Tuesday, October 31, 2017

Cycling In The Zone

           While one form of contemplative prayer or another has been part of my spiritual life for almost as long as I can remember, a few years before I started cycling I more intentionally explored and started to practice a contemplative form of prayer that I consider a mishmash of Centering Prayer and Mindfulness Meditation informed in part by the writings of Thomas Keating, Basil Pennington, and Thomas Merton. Now that I have been cycling for a few years I have discovered that contemplative prayer’s focus on the breath and clearing the mind as a gateway to solitude is akin to some of my cycling experiences.

            For example, one day I was riding along a rather wild section of a rail trail when all of a sudden I realized there was a thick branch sticking out onto the trail just a foot or two in front of my face. I did not have time to steer around it or stop. I simply ducked my head and let nature take its course. I ended up on my side in the bushes with a cracked helmet, a healthy head, and no damage to my bike.

            Reflecting on what had happened, I realized that for the first time while cycling I must have entered a meditative state. I had become so mindful of my repetitive peddling and steady, deep, rhythmic breathing that I become one with the bike and the trail and unaware of what was around me. I was “in the zone,” an “expression used to describe a state of consciousness where actual skills match the perceived performance requirements perfectly” and implying an “increased focus and attention which allow for higher levels of performance. Athletes, musicians, and anybody that totally owns a challenge of physical and mental performance can be in the zone.”[1]

            “In positive psychology, flow, also known as the zone, is the mental state of operation in which a person performing an activity is fully immersed in a feeling of energized focus, full involvement, and enjoyment in the process of the activity. In essence, flow is characterized by complete absorption in what one does, and a resulting loss in one's sense of space and time.”[2] For me, this experience of being “In the Zone” while cycling was as a mystical experience, a loss of the ego in which I was more mindful of the flow of the internal momentary here and now rather than the external of what was coming or what has passed.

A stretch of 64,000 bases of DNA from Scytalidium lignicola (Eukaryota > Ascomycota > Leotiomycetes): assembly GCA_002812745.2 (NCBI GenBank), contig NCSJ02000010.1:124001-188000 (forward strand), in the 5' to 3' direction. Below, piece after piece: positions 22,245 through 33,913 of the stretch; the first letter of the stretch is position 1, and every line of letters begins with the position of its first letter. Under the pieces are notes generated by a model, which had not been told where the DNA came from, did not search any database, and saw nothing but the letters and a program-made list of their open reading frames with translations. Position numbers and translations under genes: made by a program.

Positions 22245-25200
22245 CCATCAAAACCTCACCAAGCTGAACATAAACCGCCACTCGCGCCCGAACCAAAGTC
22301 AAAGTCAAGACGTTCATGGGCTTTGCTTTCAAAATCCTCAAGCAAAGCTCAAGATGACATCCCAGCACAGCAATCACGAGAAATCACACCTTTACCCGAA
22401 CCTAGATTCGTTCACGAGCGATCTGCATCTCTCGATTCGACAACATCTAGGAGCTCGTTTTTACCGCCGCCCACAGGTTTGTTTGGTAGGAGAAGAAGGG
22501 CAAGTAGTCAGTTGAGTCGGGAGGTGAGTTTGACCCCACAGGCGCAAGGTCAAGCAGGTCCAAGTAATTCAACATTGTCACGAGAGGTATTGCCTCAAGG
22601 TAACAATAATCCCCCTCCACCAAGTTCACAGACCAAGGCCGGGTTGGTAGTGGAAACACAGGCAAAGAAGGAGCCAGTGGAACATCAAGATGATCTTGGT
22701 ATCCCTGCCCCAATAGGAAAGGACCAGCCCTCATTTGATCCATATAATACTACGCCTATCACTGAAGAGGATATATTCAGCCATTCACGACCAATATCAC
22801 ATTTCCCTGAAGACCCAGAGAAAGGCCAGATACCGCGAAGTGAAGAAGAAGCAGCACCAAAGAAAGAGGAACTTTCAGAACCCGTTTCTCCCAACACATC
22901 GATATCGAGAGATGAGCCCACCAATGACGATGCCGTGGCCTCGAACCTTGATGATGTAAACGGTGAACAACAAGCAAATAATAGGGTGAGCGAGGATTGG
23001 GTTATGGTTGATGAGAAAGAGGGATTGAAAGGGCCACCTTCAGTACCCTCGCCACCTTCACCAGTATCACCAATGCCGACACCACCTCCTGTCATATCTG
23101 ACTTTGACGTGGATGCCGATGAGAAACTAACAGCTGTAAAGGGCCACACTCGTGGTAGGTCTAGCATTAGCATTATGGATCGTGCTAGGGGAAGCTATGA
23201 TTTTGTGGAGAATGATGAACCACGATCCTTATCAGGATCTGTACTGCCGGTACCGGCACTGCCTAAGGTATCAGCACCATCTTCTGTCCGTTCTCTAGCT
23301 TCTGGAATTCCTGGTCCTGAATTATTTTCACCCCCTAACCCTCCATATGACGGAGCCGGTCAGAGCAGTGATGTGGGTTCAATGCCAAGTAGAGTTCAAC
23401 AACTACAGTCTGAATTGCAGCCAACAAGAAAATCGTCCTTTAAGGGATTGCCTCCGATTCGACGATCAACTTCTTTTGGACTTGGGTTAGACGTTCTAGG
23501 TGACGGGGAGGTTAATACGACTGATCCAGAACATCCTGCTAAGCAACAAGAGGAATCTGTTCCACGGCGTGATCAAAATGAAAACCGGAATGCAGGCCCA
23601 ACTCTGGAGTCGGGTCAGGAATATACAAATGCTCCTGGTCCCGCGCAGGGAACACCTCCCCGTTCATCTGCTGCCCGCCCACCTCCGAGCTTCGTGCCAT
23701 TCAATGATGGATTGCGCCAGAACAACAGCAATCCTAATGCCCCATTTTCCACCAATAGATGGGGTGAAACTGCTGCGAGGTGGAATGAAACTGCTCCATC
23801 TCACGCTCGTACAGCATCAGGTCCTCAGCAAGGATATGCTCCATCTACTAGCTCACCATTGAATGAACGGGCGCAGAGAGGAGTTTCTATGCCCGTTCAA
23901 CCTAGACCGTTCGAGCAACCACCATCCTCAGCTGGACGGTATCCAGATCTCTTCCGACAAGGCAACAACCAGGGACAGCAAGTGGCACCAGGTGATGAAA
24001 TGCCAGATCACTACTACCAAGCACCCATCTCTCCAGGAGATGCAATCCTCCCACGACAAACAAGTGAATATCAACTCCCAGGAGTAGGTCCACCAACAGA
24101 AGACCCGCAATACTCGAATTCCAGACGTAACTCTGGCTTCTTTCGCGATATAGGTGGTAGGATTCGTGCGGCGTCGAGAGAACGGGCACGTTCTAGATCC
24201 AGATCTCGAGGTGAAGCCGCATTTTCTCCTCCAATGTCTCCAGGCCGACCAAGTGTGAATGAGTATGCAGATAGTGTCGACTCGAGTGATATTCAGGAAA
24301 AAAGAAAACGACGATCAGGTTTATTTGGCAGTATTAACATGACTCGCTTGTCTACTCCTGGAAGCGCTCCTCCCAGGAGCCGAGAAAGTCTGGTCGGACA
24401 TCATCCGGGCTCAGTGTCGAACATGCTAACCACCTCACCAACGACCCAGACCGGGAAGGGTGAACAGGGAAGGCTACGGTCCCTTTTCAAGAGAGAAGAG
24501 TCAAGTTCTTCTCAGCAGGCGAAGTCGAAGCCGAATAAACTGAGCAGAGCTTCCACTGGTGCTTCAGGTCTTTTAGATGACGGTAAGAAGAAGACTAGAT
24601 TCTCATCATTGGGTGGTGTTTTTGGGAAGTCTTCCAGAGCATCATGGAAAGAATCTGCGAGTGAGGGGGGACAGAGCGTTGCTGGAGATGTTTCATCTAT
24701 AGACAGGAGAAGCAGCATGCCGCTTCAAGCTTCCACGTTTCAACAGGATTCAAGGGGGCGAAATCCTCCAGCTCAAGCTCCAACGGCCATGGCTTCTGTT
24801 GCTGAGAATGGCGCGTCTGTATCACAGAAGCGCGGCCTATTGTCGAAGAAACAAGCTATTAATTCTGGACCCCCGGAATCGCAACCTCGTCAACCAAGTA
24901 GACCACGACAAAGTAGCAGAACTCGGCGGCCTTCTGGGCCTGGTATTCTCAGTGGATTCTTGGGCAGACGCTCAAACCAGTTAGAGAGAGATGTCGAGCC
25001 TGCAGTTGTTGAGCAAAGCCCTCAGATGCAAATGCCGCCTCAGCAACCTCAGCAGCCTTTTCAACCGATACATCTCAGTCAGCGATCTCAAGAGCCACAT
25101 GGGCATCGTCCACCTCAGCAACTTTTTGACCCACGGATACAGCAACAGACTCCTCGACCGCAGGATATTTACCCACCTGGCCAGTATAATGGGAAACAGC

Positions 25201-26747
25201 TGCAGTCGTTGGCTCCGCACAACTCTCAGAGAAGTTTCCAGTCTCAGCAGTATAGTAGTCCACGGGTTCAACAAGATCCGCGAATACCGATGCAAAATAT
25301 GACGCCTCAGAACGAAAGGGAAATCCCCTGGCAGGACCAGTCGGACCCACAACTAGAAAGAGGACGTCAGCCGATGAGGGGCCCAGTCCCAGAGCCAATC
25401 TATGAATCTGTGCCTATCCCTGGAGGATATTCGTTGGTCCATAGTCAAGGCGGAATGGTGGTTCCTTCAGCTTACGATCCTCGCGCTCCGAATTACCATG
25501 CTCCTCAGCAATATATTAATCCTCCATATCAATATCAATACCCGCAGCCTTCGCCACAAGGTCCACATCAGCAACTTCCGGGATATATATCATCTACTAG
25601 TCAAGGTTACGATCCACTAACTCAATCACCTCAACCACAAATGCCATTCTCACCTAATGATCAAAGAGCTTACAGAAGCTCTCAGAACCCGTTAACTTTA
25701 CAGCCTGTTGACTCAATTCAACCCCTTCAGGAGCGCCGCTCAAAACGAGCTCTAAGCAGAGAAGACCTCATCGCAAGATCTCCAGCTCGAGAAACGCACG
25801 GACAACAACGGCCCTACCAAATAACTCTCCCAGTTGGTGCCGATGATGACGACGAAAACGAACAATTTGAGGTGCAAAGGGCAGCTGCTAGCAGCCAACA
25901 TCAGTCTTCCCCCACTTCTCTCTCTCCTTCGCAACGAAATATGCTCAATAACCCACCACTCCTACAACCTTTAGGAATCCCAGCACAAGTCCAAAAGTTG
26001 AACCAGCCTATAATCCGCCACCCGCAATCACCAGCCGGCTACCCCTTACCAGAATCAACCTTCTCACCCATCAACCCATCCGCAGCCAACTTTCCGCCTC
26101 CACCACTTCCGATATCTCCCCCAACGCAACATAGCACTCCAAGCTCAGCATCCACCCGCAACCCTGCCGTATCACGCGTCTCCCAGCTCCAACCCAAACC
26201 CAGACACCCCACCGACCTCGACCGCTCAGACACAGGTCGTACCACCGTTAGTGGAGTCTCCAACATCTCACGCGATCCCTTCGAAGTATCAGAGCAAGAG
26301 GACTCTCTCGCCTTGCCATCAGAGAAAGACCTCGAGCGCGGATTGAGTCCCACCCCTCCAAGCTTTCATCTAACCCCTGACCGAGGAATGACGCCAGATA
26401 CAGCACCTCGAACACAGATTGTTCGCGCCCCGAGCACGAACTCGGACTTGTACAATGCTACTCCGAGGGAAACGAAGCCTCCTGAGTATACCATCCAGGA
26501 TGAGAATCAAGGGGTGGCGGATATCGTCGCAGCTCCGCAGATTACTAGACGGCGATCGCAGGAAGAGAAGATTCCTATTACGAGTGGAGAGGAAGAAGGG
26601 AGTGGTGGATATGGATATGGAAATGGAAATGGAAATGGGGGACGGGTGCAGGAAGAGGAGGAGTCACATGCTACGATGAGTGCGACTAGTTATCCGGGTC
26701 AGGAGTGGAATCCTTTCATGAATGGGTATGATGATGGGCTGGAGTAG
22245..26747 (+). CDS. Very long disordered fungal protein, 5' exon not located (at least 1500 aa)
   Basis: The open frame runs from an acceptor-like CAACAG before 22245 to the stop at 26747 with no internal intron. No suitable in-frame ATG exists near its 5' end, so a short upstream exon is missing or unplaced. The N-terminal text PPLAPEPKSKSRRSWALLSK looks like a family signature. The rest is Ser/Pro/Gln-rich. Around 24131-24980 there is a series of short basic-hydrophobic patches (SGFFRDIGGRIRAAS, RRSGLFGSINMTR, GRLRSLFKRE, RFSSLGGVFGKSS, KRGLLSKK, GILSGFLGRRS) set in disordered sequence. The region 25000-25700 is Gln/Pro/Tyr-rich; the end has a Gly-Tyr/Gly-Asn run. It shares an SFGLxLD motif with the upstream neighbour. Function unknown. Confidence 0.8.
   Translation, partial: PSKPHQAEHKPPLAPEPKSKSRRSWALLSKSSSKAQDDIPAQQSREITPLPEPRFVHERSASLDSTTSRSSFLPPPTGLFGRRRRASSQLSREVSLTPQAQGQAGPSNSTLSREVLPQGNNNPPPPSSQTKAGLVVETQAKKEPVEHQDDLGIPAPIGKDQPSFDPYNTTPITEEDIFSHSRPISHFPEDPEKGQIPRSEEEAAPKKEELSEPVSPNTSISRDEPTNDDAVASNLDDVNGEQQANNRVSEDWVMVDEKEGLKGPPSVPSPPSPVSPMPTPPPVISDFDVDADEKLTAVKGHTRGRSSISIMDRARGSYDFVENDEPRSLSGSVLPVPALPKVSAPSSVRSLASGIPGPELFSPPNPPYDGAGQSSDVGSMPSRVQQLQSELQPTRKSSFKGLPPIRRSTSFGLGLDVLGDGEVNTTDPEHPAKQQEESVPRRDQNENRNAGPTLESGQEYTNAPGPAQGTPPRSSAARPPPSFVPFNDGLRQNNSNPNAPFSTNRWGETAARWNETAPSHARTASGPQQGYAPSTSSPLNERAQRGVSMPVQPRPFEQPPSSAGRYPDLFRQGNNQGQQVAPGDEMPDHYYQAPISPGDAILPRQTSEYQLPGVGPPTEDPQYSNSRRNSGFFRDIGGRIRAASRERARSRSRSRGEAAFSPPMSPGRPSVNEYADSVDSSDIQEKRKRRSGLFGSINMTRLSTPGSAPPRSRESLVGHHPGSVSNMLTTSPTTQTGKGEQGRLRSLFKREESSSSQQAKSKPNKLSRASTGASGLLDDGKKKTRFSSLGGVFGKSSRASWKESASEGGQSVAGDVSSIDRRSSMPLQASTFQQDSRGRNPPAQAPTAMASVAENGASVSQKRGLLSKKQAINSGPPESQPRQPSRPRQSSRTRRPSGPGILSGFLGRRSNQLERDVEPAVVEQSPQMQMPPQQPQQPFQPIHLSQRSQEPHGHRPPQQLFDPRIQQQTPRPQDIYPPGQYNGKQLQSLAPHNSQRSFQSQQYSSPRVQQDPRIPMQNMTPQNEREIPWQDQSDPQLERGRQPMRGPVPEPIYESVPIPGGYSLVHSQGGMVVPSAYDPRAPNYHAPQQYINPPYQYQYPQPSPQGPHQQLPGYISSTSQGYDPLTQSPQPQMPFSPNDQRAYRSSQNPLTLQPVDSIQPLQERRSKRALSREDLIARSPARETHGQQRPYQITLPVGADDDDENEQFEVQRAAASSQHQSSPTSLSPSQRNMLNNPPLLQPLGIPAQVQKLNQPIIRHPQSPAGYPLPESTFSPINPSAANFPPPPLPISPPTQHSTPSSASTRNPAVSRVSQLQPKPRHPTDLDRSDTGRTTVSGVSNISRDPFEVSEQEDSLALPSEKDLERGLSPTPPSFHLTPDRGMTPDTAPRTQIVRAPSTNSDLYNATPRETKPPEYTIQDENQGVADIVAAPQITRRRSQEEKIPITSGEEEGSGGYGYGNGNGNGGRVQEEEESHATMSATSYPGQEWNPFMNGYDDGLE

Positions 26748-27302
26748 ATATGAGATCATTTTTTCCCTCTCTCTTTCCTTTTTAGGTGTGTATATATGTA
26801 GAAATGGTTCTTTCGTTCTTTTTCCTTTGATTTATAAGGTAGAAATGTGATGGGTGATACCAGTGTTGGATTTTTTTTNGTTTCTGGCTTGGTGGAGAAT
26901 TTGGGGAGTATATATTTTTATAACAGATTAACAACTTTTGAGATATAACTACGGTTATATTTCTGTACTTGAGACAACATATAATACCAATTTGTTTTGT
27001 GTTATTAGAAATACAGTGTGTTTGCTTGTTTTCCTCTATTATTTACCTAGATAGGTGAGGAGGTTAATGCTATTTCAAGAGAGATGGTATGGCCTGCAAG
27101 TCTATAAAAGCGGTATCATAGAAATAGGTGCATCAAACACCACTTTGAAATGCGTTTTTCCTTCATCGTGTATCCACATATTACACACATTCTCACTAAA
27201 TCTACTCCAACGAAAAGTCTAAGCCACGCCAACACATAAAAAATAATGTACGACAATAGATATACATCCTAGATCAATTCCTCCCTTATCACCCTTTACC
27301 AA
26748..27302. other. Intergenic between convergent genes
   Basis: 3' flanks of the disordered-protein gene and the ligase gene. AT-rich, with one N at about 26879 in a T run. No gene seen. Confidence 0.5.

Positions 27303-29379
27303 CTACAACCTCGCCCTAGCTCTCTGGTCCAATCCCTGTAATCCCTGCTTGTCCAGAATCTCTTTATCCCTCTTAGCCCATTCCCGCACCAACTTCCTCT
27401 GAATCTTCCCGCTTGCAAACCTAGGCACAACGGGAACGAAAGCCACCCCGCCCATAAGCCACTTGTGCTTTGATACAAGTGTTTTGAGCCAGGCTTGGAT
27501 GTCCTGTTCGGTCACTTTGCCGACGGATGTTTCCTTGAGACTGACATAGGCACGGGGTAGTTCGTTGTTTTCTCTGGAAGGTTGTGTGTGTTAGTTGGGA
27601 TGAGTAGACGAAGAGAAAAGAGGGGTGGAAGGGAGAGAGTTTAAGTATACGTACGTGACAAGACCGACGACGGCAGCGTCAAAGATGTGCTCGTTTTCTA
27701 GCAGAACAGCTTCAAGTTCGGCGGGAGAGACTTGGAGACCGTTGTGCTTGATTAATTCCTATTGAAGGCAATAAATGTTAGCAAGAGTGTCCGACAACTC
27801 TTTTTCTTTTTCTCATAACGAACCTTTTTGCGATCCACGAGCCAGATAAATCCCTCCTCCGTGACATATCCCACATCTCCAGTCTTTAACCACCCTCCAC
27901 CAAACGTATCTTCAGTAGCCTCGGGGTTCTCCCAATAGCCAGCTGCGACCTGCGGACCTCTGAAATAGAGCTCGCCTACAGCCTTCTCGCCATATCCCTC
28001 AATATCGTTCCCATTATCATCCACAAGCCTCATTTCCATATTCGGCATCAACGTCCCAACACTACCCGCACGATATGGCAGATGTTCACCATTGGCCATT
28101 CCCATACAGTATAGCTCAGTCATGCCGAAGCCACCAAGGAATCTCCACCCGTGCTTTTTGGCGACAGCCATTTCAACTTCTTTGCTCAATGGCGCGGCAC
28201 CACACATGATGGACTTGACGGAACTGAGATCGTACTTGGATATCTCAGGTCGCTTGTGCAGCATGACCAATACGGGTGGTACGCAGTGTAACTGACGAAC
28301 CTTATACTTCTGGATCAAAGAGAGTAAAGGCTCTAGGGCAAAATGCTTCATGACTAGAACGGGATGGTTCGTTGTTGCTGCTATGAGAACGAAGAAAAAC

The concept of “flow” or being “in the zone” has existed for thousands of years under other guises, notably in some Eastern religions.  “For millennia, practitioners of Eastern religions such as Hinduism, Buddhism, Taoism and later in Sufism have honed the discipline of overcoming the duality of self and object as a central feature of spiritual development. Eastern spiritual practitioners have developed a very thorough and holistic set of theories around overcoming duality of self and object, tested and refined through spiritual practice instead of the systematic rigor and controls of modern science.”[3] I think this is what Merton, Pennington, and Keating were talking about when they wrote about contemplative prayer.

            I have discovered that the attentiveness to breathing that I have cultivated through contemplative prayer aids my breathing while cycling. I have also discovered the deep breathing that comes with riding for a good pace for over an hour or more has contributed to my practice of contemplative prayer. As Esther De Waal has observed, “breath is life itself. To be aware of my breathing is to be aware of life.  . . .  Then, as I stay consciously with my breath, I may begin to see this gentle rhythm of breathing in and out again as a microcosm of my whole life:”[4] After riding a few miles at a fast pace, my breathing deep and rhythmic but not labored, I feel particularly alive and mindful of the life within and around me.

            I do not find myself “in the zone” every time I cycle. There have been instances since that first time, however, that I have experienced a flow but am aware of it only after the fact, never during. As soon as I become aware that I was experiencing the flow I am no longer “in the zone.” Similarly, I do not experience a truly meditative state every time I engage in contemplative prayer. I feel blessed when I enter a “the sacrament of the present moment” even if only for a brief time, but once I am aware that I have entered it, I am no longer experiencing it. De Wall writes ‘Living in the present with total attention is gift given to the artist and the poet, but it can equally well belong to any of us,”[5] including, I would argue, the cyclist.

            After a long ride, which for me now is thirty five to fifty miles, I will come home physically tired and sometimes sore but mentally and spiritually refreshed, even if I have not been in the zone. The repetitive motion of peddling, the rhythmic breathing, feeling the air blow across my face, arms and legs, and occasionally being surprised by a deer running out in front of me, wildflowers along the trail, or a particularly stunning view of a pastoral scene feeds my spirit and soul, renewing my awareness of being a creature in the midst of God’s awesome cosmos.

You might also be interested in a more recent post, Riding Solo Or With A Group.

[3] Ibid.
[4] Esther De Wall, Lost in Wonder; Rediscovering the Spiritual Art of Attentiveness (Collegeville, Minnesota: Liturgical press, 2003), Esther De Wall, p. 39.
[5] Ibid., 61.

No comments: